Did Video Kill the Radio Star?

Many people would agree that video has killed the radio star.

But I’m not so sure.

Having gotten a taste of video podcasting, I feel I have more of an appreciation for the moving pictures medium and a much larger respect for those who get it right. Previous to the video tutorial I produced for my last post, I had created a couple of audio podcasts that I thought turned out pretty well for a first-timer. The experience was fun, inexpensive, and, perhaps best of all, easy (read about that experience here). Continue reading

The Theory of Anything, Travel

How 20 Minutes can Save You Hundreds on Your Next Flight: Part 1 Intercontinental Airfare

This is Part 1 in a series where I share my approach to saving money on airfare. This post focuses on intercontinental flights, but these methods work for almost any type of air travel. Look for Part 2: Regional and Domestic Airfare, next week. 

I’ve also created a video to accompany this post showing a concrete example of how these tips can be used to save you money. Watch it here. 

When I’m not busy playing with clay as a grad student, I’m often perusing guidebooks or tweeting about bucket list-worthy destinations from around the world. You could say I have an acute case of the travel bug (I suspect I’m not the only one), and although I haven’t quite put in the requisite 10,000 hours to achieve mastery of the art of travel, I have spent my fair share of time abroad. Continue reading

Blogging, Science

On the Utility of Video for Scientists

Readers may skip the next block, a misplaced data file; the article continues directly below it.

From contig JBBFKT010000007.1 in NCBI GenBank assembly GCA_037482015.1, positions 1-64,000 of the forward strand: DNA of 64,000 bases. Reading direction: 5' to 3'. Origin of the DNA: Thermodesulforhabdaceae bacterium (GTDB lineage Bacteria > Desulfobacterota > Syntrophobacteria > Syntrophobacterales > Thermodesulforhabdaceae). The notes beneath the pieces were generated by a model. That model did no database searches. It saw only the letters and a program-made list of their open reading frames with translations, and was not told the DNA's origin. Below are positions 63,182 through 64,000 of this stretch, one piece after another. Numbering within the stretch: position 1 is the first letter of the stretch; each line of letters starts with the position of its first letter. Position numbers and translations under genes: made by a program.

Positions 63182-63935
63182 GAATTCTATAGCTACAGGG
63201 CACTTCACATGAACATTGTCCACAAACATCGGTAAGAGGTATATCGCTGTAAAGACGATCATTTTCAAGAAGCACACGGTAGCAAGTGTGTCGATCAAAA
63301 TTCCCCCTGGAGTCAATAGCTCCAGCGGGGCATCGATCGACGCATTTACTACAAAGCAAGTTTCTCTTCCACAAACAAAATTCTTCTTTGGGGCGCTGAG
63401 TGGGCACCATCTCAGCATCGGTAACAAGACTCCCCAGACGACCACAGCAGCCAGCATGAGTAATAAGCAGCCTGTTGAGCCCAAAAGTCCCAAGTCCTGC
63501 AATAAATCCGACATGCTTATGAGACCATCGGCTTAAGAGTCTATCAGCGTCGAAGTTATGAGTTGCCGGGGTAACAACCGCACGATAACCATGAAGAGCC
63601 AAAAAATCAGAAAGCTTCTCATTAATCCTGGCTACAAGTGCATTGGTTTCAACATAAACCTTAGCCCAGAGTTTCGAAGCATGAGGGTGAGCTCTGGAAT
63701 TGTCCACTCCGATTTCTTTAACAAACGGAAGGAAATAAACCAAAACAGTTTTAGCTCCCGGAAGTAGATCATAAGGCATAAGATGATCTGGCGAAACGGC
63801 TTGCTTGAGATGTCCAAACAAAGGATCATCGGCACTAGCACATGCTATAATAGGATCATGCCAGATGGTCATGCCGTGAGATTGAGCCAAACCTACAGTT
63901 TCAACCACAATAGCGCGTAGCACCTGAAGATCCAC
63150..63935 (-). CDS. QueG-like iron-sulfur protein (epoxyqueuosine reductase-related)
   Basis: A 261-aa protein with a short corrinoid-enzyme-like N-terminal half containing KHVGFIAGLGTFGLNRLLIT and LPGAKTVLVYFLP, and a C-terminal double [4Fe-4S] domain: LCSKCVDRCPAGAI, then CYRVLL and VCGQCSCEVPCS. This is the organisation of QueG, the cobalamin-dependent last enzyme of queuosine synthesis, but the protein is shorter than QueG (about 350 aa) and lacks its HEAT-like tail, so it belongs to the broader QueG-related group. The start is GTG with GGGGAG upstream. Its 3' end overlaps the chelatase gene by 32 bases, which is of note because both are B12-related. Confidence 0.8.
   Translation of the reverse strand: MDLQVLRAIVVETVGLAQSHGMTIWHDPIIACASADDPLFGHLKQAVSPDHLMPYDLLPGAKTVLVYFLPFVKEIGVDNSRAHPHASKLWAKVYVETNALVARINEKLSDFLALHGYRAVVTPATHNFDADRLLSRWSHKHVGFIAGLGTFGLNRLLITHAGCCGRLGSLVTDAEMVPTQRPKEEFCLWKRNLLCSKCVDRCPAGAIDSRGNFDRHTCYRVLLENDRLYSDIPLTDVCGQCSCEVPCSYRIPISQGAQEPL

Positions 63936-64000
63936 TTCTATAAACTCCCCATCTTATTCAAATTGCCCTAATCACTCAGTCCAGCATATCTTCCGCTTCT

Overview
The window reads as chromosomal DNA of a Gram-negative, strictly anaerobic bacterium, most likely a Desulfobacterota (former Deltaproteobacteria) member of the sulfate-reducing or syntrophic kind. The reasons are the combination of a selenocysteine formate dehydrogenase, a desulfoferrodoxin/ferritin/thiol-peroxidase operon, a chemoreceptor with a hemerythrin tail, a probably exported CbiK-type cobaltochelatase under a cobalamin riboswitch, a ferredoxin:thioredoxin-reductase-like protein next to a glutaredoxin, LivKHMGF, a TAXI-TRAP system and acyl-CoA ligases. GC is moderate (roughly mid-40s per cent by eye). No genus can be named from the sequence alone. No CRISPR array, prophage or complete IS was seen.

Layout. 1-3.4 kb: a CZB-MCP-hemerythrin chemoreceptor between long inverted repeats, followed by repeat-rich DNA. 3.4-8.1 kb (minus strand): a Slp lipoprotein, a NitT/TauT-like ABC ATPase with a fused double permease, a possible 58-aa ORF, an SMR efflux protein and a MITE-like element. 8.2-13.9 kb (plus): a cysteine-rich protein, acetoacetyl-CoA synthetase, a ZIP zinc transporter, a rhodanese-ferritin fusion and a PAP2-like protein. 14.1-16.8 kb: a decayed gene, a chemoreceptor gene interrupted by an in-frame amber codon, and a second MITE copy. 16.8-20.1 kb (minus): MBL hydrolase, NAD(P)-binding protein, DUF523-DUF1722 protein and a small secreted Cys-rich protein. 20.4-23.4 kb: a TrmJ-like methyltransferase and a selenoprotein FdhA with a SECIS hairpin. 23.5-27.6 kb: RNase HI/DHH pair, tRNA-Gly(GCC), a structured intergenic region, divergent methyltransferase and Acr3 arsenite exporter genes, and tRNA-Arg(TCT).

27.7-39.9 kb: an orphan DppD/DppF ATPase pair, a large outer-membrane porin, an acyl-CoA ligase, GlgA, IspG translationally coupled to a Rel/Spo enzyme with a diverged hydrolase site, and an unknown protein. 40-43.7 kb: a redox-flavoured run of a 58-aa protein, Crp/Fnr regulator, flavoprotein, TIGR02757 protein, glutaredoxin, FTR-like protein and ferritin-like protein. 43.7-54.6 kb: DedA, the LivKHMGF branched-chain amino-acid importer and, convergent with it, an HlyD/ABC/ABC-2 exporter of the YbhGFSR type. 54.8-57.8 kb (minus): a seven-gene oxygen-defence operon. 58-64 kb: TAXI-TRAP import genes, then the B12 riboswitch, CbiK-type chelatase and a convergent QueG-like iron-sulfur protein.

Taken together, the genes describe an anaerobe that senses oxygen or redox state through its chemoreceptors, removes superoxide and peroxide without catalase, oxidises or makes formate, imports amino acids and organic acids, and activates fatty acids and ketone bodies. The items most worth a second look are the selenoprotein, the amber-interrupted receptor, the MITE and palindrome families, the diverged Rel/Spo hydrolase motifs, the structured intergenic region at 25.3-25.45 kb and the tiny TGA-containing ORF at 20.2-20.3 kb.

When many people hear the words science, research, or anything that ends in the Greek suffix -ology, they immediately conjure images of complex diagrams, abstruse concepts, or thick tomes filled with recondite knowledge. Indeed, in 2013 only 42 % of Canadians polled  were found to be scientifically literate—to wit, able to understand and evaluate the scientific process, experimentation, reasoning, and basic scientific principles as they relate to everyday decision making (there are numerous definitions of scientific literacy; you can read some of them here). While these polling results are a vast improvement over the approximately 15 % of Canadians surveyed who were scientifically literate in 1989, there are still an estimated 4.6 million Canadians today who are unaware that the earth orbits the sun (assuming survey results are representative of Canadian society as a whole). Continue reading


An Introduction to Podcasts

What are podcasts?

According to a podcast (n) is “a digital audio or video file or recording, usually part of a themed series, that can be downloaded from a website to a media player or computer.”

That’s a pretty general definition, but many podcasters would agree. Podcasts come in many shapes and sizes, from music videos, talk radio,  and audio books, to instructional how-tos and academic lectures, podcasts are hard to pin-down. If you can record it, chances are you can distribute it as a podcast. Continue reading